26 votes
Accepted

Rhotacism: why?

It's often difficult to say "why" a sound change happened, so I'll focus on your other questions. Rhotacism in Latin happened via a series of sound changes. It only affected inherited *s in specific ...
  • 22.3k
24 votes

Rhotacism: why?

Introduction and Definition Why questions in linguistics are the hardest because we can only speculate. That being said, there is plenty of evidence to make an educated guess. Lundquist 2016 defines ...
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21 votes
Accepted

What is the most common classical Latin word that we don't understand?

This is a great question: it's certainly difficult to find Latin words with uncertain meaning that are not hapax legomena. My entry is cortumio, -nis. L&S says that it is "an old word of the ...
  • 36.9k
17 votes

What is the most common classical Latin word that we don't understand?

I wouldn't even try to guess which words are most commonly 'not understood'. The natural world is a rich category here, with many examples of species that cannot be exactly identified: though ...
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16 votes
Accepted

Is there a relationship between the phonology in Old Latin and later Vulgar Latin?

Almost everything in Romance languages that comes from Old Latin passed through Classical Latin. u/o changes In the case of u/o, it's probably a coincidence that some Old Latin o corresponds to ...
  • 22.3k
14 votes
Accepted

Old vs Classical latins

Old Latin bears the same kind of relationship to Classical Latin as English of, a few centuries ago does to modern English. The oldest Old Latin texts we have, unless I'm remembering incorrectly, are ...
13 votes
Accepted

When can "qui" mean "how"?

I found an article that gives some excellent examples of this usage as well as practical tips for how to recognize it: Thomas Nelson, "The Third Qui, and Six Ways to Recognize It, or 'Who Happens, ...
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13 votes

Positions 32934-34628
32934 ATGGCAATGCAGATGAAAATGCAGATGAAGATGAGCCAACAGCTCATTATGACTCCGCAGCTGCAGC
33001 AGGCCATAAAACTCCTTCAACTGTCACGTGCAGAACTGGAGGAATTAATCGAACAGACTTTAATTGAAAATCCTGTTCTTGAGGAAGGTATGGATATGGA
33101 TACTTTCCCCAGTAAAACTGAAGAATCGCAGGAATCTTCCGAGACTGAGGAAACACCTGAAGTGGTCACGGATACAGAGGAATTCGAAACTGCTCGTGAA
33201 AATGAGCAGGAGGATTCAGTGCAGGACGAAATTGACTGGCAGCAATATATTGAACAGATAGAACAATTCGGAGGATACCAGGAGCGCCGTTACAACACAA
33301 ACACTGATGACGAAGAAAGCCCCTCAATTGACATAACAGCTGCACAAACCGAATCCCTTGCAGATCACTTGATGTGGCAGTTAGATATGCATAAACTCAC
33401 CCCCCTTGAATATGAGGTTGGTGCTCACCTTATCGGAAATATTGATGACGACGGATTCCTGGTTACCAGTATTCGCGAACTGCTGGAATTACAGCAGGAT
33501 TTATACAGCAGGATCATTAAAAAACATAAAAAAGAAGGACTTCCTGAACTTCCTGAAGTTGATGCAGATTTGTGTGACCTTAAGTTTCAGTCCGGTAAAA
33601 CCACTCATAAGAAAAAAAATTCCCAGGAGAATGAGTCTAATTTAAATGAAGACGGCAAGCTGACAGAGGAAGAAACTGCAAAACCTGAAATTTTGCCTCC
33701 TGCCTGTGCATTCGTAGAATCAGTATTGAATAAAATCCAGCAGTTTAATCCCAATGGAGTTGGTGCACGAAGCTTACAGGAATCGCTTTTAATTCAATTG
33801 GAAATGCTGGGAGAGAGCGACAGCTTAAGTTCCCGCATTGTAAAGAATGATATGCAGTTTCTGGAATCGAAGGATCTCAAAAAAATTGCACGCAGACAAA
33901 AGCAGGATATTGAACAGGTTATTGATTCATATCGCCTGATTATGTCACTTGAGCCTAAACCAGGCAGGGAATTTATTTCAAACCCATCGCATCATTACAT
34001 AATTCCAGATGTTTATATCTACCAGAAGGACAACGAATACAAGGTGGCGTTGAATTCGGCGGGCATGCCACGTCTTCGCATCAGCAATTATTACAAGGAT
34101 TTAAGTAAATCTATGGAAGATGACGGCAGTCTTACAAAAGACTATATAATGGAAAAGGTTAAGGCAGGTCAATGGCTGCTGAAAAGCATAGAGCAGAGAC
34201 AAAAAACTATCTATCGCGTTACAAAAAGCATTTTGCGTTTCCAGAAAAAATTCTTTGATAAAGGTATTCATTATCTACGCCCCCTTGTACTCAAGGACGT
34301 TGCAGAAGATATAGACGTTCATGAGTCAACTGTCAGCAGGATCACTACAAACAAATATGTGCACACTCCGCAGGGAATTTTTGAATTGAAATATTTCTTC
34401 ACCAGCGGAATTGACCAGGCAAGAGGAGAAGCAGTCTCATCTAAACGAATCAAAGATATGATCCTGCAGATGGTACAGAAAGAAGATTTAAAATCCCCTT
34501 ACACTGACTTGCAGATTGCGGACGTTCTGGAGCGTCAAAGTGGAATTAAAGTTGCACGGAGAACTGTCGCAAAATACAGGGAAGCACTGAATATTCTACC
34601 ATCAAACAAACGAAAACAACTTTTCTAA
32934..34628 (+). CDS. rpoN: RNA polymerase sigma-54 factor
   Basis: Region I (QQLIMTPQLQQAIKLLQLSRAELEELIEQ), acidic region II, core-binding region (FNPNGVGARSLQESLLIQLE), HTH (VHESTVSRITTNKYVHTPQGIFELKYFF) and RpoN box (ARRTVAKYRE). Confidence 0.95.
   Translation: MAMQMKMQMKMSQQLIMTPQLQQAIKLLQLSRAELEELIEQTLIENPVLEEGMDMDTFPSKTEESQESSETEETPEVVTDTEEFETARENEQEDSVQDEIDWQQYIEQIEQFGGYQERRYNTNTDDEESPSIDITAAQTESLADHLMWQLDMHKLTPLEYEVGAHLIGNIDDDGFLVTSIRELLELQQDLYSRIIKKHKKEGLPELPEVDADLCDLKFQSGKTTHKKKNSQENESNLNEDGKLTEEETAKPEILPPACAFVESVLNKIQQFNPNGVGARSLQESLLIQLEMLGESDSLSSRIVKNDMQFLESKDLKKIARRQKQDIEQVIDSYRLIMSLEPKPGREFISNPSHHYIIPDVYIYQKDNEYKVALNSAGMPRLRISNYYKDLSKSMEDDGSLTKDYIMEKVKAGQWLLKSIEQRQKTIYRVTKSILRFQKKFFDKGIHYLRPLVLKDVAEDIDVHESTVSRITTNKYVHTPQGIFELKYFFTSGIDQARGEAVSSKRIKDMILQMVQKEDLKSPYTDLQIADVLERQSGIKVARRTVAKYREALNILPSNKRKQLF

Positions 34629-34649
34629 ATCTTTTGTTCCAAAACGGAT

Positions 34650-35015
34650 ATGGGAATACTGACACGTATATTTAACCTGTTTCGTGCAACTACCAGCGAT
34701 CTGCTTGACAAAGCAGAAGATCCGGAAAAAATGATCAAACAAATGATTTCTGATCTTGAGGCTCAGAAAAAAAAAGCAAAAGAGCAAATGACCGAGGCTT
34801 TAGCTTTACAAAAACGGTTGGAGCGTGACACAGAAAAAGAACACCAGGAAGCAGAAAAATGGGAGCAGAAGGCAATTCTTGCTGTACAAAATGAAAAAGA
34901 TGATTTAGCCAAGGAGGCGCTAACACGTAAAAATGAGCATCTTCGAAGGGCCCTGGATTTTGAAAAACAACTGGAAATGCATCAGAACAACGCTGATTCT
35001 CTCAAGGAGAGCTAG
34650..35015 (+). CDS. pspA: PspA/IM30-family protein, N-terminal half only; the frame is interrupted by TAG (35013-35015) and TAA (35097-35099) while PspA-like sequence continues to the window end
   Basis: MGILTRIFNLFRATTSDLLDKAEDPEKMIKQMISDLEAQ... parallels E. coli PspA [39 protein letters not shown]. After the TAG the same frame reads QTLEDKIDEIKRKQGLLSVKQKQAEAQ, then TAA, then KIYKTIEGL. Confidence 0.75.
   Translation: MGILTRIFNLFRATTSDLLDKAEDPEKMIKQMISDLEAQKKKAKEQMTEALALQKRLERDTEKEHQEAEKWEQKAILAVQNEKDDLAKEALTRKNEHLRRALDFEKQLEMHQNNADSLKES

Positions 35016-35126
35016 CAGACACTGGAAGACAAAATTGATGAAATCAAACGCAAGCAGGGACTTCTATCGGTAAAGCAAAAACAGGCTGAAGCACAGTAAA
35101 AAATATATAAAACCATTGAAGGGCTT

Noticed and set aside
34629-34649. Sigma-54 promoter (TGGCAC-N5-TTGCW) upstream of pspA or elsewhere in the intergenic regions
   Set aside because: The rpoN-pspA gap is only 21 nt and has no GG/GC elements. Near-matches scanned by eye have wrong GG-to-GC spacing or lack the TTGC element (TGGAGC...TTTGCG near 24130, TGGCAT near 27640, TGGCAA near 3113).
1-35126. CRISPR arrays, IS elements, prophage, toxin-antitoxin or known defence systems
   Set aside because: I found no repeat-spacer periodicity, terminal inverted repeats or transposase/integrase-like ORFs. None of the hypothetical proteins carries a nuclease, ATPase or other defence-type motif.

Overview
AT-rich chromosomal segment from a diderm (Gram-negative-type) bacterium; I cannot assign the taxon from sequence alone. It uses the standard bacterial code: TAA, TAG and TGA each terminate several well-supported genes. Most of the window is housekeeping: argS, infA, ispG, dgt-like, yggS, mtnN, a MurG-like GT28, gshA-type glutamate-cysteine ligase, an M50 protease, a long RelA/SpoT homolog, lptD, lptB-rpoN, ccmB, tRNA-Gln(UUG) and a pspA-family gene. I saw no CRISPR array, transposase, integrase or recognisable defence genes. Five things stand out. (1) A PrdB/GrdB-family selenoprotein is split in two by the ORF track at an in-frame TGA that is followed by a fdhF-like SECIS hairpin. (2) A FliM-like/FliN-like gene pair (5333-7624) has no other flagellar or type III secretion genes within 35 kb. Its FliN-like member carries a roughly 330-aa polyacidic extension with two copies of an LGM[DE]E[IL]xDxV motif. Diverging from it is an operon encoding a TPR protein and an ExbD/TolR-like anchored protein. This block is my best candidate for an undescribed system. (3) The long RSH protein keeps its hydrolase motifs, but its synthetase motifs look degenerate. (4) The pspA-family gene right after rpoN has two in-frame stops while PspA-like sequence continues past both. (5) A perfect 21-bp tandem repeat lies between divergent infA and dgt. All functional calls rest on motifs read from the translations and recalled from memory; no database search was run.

Does D/L variation go back to a dl cluster?

Bibliography on this phenomenon: Poucet 1966: 140, supplemented by Burman 2018; if you have free time, you can also watch "(False) Etymology and ‘Sabine -l-‘" by Nicholas Zair - he presented ...
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10 votes

What is the most common classical Latin word that we don't understand?

As Tom Cotton answered, there are many possible answers in the natural world. According to Wikipedia, both Virgil and Cicero mention aurichalc, which is famous enough to have its own Wikipedia page. ...
10 votes
Accepted

How did PIE *h₂énti-h₃kʷós get lengthened to Proto-Italic *antīkʷos?

A laryngeal following a vowel disappears (after colouring that vowel if it's *e), lengthening that vowel. This process is most prominent within roots, since ablaut means *e ends up next a laryngeal ...
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9 votes
Accepted

When and how was "bombax!" used?

From the Scholia Graeca in Comoedias Aristophanis, we find the following definition of βομβάξ: βομβάξ - παρεμβολοειδής ἐστι τοῦτο ἐπίρρημα καὶ σημαίνει διασυρμόν. βομβάζειν γὰρ δηλοῖ διασύρειν. ...
8 votes

What is the percentage of loan words in Classical Latin?

The following is from Loan-words in Latin (1888) by Edward R. Wharton. He counted a total of 16,900 words from the following authors: Plautus, Terence, Cicero Caesar, Catullus, Lucretius, Sallust, ...
8 votes

Littera Canina in Classical Latin and Old Latin

Old Latin /r/ probably had non-trill allophones: at minimum, a tap/flap [ɾ], and likely approximant and fricative allophones as well. The existence of [ɾ] in Old Latin is supported by rare cases of /d/...
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7 votes

Plural in 4th declension

The development of the Latin 4th declension seems to be uncertain in several areas. The PIE ancestors of the G.sg. and the N.pl. of -u stems seem to have been *-ows and *-ewes respectively. The ...
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7 votes
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When did the infinitive of purpose arise?

It actually does appear in vulgar Latin. Here's Palmer, The Latin Language 319: [Infinitives], as we saw, are formally either old datives or locatives and both these cases could express purpose. ...